Instead of arguing whether dual innovation and organizational ambidexterity are required in today’s business world, Ohr writes, “let’s shift our focus on how those approaches can get properly implemented in order to deliver much-needed impact.” A Model for Integrative Innovation Management is Ohr’s first attempt to sort out his view of a model for modern, dual innovation management. The points made in this post can be framed in the following model for integrative innovation management.
In Corporate innovation: coordinated symphony or messy jazz?, Julian Birkinshaw, professor of Strategy and Entrepreneurship and Academic Director of the Deloitte Institute at LBS, suggested three mechanisms for corporate innovation to succeed:
- Companies need to get leaner and more agile. They need to de-layer and remove processes to get closer to their customers.
- They could choose to work directly with the start-ups threatening to disrupt them. Unilever, for example, now pitches specific challenges to innovators. It is the company’s way of getting nearer to smaller, innovative businesses.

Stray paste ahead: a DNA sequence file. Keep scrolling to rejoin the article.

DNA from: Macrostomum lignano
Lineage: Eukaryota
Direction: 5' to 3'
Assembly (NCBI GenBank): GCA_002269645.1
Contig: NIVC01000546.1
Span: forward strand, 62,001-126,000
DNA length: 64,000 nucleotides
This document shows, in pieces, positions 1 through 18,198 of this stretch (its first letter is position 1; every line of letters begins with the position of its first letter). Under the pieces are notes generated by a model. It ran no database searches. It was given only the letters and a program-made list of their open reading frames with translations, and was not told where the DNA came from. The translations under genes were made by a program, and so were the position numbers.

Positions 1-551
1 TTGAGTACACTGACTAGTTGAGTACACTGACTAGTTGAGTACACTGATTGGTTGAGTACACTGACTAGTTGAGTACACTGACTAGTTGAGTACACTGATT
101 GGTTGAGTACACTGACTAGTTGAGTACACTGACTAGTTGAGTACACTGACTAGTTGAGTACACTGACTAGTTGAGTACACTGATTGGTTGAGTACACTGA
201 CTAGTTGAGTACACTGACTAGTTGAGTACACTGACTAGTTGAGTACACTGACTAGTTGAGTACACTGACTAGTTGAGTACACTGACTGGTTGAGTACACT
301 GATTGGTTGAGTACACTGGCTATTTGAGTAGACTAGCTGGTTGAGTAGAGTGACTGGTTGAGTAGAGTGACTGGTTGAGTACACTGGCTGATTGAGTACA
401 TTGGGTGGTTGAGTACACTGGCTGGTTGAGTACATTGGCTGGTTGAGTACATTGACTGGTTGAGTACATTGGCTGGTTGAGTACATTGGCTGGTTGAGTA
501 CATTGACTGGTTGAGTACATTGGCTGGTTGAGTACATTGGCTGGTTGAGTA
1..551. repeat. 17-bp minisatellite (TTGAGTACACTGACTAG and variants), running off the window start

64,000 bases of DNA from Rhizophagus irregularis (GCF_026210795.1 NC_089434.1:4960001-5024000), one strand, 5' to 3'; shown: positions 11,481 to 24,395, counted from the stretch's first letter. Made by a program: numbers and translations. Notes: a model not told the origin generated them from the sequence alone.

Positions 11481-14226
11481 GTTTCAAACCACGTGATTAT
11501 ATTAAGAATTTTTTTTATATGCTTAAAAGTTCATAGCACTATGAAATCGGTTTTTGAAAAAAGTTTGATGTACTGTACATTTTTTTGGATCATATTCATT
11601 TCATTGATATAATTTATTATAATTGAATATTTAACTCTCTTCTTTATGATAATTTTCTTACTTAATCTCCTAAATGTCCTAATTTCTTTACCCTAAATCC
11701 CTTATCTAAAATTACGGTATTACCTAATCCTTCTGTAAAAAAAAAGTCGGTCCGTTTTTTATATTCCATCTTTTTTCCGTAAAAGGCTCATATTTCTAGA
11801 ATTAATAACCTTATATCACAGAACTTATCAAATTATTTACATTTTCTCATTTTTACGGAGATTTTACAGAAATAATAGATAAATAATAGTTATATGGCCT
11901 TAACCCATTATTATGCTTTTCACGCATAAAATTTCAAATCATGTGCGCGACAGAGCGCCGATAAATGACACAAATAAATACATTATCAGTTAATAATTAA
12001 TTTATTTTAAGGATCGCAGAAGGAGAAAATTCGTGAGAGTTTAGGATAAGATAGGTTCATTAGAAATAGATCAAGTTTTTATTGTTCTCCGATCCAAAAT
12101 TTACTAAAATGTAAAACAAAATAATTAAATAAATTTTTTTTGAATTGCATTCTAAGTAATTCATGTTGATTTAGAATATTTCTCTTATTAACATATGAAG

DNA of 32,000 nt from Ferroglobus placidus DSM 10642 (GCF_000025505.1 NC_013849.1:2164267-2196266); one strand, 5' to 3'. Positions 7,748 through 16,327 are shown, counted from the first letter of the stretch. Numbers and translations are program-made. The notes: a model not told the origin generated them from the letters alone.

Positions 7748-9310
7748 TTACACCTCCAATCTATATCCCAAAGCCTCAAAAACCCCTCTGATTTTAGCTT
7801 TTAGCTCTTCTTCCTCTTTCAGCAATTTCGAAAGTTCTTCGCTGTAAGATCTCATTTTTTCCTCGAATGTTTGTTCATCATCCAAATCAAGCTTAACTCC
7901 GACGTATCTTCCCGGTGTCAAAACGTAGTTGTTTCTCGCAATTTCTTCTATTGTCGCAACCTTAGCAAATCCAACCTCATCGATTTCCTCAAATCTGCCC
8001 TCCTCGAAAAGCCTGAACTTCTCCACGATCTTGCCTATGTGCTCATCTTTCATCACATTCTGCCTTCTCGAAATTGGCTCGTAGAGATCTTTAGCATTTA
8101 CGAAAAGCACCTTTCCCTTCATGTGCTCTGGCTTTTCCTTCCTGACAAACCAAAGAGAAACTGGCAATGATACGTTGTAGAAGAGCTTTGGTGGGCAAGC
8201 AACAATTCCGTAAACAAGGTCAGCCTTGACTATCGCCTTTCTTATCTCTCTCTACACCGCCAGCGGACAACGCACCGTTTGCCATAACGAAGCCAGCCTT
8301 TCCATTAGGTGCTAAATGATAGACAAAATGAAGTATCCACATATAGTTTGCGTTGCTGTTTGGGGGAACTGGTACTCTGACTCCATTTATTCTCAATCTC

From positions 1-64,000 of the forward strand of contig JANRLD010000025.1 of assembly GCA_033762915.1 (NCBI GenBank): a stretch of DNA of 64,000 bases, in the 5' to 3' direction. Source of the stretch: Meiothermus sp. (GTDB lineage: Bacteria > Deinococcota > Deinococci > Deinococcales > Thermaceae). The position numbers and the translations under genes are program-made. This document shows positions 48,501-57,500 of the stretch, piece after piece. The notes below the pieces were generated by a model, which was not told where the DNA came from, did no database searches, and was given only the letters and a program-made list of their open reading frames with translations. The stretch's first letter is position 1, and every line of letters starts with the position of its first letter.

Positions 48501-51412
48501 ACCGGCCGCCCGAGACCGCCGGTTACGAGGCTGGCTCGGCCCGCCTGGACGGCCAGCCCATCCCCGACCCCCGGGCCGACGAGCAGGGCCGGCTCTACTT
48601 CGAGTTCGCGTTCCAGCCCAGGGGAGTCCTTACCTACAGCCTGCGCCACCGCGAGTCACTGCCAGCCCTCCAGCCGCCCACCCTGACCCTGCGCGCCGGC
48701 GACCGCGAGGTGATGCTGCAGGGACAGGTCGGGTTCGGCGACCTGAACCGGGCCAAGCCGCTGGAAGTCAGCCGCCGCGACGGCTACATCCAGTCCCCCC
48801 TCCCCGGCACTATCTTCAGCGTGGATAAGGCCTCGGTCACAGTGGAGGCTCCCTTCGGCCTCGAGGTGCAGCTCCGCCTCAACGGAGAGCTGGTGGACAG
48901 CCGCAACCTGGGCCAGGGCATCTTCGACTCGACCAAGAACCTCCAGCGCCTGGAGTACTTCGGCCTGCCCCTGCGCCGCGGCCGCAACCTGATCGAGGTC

- Buy an innovative and experimental ‘fast second’ company through which you can enter new markets. Microsoft took this approach when it bought Skype in 2011. Money and muscle can be used to bring innovation in.
“These three mechanisms are just a small range of options available to corporates innovating. They all work. But it’s up to the organisations to choose their strategy,” according to Birkinshaw.
Companies aiming to be innovative either create highly coordinated symphonies or improvisational jazz.
And finally, three recent posts on innovation by strategy and innovation consultant Tendayi Viki:
- How Large Companies Can Act Like Startups: Build An Innovation Ecosystem
- Should innovation units be physically separate from the core business? — A Corporate Startup Perspective
- A New Typology for Innovation That Combines The Three Horizons Framework And Christensen’s Disruptive Innovation